Made in Ethiopia

Posted: Oct, 24th 2015 Contributor: Magdalene Abraha,

Made in ‘insert African country’ is not product tag that we see often despite the fact that there are numerous products that are created of the back of African tradition, concepts or products. Even then, if one does see a made in ‘insert African country’ tag it is not always the case that it benefits local Africans on a significant level. Ethiopian supermodel Liya Kebede’s Lemlem clothing line breaks this frequent trope. Lemlem clothing produces traditional Ethiopian garments for the world to wear and proves that the made in ‘insert African country’ tag can be a successful and domestically beneficial one. 


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Ethiopian supermodel Liya Kebede began her Fairtrade Lemlem clothing line in 2007. The clothing line produces traditional Ethiopian garments made from natural cotton, the proceeds of which go towards tackling maternal health issues within Ethiopia and other developing nations. The garments are ‘made in Ethiopia’ by Ethiopian embroiders and consist of hand-spun, embroidered and hand-woven women and children’s garments.

LemLem which in Amharic means “to flourish “or “to blossom” has successfully introduced Ethiopian fabrics and designs to a completely new crowd- with Lemlem’s garments being sold at Barney’s , Selfridges, J. crew and other stores. Kebede’s stimulus for the creation of Lemlem was the fact that local artisans and weavers in Ethiopia were struggling with locating a market for their services. Kebede thus took it upon herself to maintain the artistry of Ethiopian traditional weaving and provide job opportunities for local Ethiopians.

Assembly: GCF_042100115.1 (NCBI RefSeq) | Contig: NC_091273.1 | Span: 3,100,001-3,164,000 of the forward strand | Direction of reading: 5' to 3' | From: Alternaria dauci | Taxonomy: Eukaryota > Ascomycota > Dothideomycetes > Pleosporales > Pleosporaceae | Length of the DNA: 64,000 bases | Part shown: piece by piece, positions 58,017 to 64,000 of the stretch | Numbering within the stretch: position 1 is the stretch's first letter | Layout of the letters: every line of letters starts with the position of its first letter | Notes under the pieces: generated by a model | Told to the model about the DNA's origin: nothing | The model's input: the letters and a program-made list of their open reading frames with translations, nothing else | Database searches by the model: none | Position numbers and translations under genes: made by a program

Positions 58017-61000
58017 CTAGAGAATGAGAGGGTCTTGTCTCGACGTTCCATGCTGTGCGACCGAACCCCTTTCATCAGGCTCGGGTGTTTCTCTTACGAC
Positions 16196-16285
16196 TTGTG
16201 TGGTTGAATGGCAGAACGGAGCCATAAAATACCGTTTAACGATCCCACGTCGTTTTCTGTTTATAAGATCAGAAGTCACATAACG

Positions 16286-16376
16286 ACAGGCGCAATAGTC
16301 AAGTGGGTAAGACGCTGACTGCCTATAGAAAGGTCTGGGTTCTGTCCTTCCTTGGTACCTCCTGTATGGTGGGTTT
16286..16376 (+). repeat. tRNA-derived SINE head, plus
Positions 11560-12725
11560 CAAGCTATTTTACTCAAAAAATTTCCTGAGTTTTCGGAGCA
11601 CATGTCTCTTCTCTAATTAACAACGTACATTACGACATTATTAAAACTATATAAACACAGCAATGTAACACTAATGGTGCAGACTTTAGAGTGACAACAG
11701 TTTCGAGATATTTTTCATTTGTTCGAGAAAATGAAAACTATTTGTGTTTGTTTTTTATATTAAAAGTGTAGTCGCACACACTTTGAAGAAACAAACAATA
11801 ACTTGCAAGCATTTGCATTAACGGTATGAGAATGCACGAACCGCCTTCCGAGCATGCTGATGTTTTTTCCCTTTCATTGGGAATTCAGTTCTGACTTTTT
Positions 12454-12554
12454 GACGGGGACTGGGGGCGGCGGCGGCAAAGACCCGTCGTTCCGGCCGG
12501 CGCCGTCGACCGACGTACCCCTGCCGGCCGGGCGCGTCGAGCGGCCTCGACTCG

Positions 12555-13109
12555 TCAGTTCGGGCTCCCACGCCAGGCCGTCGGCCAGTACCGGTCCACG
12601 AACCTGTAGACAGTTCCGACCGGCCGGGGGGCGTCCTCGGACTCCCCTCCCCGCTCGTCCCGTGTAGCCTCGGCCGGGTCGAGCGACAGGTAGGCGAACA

Lemlem has now developed even further, producing fabric designs and products not only for clothing items but also bedding décor, living room décor and bathroom décor. Whilst the fashion aspect of Lemlem is important, founder Liya Kebede asserts that the foundational goal behind Lemlem clothing “is to create sustainable jobs for weavers at our workshop in Ethiopia”.

With all the proceeds of the handcrafted clothing collection going towards tackling maternal health issues it makes all the more sense that in 2005, Liya Kebede was selected to become the Goodwill Ambassador for Maternal, Newborn and Child Health for the world health organization. Liya Kebede has dedicated herself to the mission of reducing maternal, new-born and child mortality not only in Ethiopia but in all developing nations.

Central to the ethos of Liya Kebede’s Lemlem is Ethiopian ownership and creation. More often than not, profitable ventures within the African continent do not benefit the local people however this is not the case with Lemlem. Lemlem’s motto is “Made in Ethiopia”, Kebede explained that she wants to show “to the world that there’s a new destination for clothing production”. Lemlem clothing line proves that fashion; philanthropy and entrepreneurship can be combined to produce something that helps the needs of domestic workers as well as the philanthropic needs of developing nations.

Through Lemlem, Liya Kebede hopes to “inspire economic independence in her native country” and within that hope lays a belief that hopefully all African nations can take something from.

Lemlem proves that African ventures can benefit local Africans and other developing nations whilst gaining international success.



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